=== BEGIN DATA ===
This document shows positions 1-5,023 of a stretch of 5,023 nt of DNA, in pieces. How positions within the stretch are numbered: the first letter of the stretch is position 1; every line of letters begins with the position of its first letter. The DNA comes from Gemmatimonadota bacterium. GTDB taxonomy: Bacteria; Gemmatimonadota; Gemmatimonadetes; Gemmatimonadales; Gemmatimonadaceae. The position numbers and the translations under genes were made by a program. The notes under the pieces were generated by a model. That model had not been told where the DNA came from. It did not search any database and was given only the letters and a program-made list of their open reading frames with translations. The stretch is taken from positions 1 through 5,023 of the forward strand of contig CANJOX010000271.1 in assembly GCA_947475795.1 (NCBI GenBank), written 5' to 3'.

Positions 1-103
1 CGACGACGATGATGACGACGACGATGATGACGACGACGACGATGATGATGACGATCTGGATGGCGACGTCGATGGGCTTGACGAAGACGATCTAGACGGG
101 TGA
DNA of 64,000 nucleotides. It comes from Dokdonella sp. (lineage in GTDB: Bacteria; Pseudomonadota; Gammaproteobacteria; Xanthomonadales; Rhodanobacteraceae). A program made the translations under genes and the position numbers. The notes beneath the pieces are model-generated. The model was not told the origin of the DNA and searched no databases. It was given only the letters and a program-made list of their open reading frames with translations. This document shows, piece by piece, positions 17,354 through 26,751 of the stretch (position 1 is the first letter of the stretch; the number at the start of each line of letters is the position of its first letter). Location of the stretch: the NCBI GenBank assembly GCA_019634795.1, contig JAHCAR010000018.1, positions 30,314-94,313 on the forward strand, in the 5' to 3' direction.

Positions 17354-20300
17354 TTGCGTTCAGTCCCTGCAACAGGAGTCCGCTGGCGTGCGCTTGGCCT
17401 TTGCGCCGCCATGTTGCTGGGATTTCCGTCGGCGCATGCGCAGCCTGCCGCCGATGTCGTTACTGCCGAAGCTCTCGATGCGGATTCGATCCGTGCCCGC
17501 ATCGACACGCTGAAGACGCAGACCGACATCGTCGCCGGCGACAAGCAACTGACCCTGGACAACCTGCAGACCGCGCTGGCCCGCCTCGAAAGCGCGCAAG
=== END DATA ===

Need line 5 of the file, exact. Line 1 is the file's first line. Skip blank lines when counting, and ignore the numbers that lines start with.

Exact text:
DNA of 64,000 nucleotides. It comes from Dokdonella sp. (lineage in GTDB: Bacteria; Pseudomonadota; Gammaproteobacteria; Xanthomonadales; Rhodanobacteraceae). A program made the translations under genes and the position numbers. The notes beneath the pieces are model-generated. The model was not told the origin of the DNA and searched no databases. It was given only the letters and a program-made list of their open reading frames with translations. This document shows, piece by piece, positions 17,354 through 26,751 of the stretch (position 1 is the first letter of the stretch; the number at the start of each line of letters is the position of its first letter). Location of the stretch: the NCBI GenBank assembly GCA_019634795.1, contig JAHCAR010000018.1, positions 30,314-94,313 on the forward strand, in the 5' to 3' direction.